Does 'Grease Money' Speed Up the Wheels of Commerce?
AbstractIn an environment in which bureaucratic burden and delay are exogenous, an individual firm may find bribes helpful to reduce the effective red tape it faces. The “efficient grease” hypothesis asserts therefore that corruption can improve economic efficiency and that fighting bribery would be counter-productive. This need not be the case. In a general equilibrium in which regulatory burden and delay can be endogenously chosen by rentseeking bureaucrats, the effective (not just nominal) red tape and bribery may be positively correlated across firms. Using data from three worldwide firm-level surveys, we examine the relationship between bribe payment, management time wasted with bureaucrats, and cost of capital. Contrary to the “efficient grease” theory, we find that firms that pay more bribes are also likely to spend more, not less, management time with bureaucrats negotiating regulations, and face higher, not lower, cost of capital.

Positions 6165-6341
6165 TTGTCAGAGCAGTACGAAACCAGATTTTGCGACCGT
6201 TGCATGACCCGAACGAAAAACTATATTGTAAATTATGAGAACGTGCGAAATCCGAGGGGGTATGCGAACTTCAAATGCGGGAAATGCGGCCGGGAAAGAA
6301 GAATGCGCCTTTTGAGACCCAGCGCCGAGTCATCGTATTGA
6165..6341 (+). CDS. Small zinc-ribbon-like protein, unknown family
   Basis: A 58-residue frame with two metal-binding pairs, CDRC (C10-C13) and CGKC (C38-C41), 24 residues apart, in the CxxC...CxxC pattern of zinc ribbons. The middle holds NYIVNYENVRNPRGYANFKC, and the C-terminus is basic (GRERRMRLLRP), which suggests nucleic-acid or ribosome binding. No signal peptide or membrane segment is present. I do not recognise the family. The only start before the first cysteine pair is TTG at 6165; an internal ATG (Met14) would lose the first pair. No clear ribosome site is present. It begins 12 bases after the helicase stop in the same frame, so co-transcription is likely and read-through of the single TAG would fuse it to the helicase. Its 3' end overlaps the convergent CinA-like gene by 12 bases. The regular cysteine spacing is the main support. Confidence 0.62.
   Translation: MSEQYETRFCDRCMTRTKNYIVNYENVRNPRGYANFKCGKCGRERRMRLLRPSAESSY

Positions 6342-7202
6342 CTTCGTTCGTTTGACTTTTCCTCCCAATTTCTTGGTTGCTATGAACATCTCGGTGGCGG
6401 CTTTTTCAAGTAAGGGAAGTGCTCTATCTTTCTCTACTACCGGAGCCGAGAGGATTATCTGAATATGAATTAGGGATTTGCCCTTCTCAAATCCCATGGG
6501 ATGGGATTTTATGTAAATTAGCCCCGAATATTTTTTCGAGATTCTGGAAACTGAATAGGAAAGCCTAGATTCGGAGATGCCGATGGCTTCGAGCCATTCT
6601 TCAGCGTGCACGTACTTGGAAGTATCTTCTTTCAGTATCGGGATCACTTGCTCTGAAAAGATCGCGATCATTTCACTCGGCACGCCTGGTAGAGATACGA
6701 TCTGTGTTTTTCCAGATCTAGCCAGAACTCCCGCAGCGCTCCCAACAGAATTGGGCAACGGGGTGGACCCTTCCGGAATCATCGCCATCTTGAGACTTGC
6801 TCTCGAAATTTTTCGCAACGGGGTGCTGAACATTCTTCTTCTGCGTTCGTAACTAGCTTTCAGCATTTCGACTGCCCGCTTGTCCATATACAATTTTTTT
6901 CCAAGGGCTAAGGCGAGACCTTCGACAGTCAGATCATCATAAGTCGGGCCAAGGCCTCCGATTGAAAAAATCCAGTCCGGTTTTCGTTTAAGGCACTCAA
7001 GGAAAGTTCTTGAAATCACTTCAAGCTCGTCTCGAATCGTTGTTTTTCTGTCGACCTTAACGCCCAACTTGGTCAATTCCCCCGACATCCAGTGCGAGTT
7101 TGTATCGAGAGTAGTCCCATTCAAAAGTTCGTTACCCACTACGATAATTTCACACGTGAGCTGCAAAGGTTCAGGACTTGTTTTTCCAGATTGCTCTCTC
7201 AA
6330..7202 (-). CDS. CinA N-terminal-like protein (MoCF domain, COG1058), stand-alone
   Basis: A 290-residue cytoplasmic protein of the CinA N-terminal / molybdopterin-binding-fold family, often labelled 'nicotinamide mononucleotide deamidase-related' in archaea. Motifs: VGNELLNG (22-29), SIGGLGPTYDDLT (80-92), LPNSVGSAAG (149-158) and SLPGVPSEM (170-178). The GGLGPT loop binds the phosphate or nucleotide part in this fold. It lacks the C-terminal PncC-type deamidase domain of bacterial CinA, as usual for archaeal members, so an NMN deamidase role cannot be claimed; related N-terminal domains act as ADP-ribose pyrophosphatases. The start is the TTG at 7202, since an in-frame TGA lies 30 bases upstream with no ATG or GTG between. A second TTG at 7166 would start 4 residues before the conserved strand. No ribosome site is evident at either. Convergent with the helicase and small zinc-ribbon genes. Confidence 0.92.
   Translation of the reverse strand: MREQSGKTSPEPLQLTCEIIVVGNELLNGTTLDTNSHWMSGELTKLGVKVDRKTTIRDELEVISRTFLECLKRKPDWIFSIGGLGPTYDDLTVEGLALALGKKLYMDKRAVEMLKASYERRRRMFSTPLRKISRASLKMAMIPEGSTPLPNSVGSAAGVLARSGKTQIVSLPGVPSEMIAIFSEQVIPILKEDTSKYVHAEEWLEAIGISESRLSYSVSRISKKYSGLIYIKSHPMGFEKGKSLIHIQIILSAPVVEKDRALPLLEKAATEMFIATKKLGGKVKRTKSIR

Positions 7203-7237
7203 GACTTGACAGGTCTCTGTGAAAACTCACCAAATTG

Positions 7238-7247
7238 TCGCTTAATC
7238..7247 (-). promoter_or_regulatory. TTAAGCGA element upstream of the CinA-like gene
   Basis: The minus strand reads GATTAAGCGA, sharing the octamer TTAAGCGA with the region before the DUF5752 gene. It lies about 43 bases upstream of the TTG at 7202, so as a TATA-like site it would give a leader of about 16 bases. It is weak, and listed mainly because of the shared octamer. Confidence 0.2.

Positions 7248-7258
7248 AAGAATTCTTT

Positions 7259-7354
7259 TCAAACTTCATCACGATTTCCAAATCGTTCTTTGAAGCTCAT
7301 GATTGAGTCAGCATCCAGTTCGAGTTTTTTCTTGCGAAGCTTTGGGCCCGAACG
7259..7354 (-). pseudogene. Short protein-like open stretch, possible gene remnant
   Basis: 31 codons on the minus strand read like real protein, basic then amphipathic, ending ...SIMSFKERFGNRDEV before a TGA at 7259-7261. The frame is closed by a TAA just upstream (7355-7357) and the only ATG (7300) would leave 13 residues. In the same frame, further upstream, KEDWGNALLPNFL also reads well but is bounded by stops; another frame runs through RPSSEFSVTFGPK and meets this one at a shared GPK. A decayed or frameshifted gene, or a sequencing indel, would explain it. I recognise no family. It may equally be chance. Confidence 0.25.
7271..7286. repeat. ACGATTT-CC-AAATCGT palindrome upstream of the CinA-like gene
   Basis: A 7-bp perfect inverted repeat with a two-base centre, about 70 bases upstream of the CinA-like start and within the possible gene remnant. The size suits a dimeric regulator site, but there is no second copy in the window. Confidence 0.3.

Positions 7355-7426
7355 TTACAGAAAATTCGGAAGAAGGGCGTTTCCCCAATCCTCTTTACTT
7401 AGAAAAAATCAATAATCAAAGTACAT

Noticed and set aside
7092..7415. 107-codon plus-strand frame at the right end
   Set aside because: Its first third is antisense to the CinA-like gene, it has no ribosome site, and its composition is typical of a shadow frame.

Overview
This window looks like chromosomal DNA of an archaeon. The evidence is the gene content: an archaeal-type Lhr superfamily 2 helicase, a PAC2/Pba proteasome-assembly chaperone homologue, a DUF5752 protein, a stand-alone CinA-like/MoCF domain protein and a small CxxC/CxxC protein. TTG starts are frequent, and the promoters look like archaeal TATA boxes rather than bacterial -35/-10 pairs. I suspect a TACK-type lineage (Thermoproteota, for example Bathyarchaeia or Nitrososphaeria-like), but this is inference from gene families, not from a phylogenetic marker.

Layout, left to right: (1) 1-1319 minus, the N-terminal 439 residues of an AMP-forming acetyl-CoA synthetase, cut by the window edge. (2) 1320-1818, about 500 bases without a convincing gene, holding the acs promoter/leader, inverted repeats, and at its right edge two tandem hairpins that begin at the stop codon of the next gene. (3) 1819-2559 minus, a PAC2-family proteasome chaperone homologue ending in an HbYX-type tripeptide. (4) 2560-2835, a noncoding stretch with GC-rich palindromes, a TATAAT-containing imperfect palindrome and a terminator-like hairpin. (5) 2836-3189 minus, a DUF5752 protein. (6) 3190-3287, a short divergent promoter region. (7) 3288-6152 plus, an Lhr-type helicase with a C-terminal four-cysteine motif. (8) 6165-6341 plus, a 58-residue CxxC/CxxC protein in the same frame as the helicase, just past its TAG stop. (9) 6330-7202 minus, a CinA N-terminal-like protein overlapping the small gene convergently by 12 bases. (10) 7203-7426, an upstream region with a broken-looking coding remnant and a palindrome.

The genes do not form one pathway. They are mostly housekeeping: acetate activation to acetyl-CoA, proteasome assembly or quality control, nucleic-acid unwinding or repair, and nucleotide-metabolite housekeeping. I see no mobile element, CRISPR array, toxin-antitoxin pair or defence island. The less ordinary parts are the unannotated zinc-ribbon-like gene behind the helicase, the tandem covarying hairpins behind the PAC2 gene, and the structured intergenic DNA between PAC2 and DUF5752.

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Bibliographic InfoPaper provided by University Library of Munich, Germany in its series MPRA Paper with number 8209.
Date of creation: 1999
Date of revision:
Other versions of this item:
- Daniel Kaufmann & Shang-Jin Wei, 1999. "Does "Grease Money" Speed Up the Wheels of Commerce?," NBER Working Papers 7093, National Bureau of Economic Research, Inc.
- Kaufman, Daniel & Shang-Jin Wei, 1999. "Does"grease money"speed up the wheels of commerce?," Policy Research Working Paper Series 2254, The World Bank.
- Daniel Kaufmann & Shang-Jin Wei, 2000. "Does 'Grease Money' Speed Up the Wheels of Commerce?," IMF Working Papers 00/64, International Monetary Fund.
- O12 - Economic Development, Technological Change, and Growth - - Economic Development - - - Microeconomic Analyses of Economic Development
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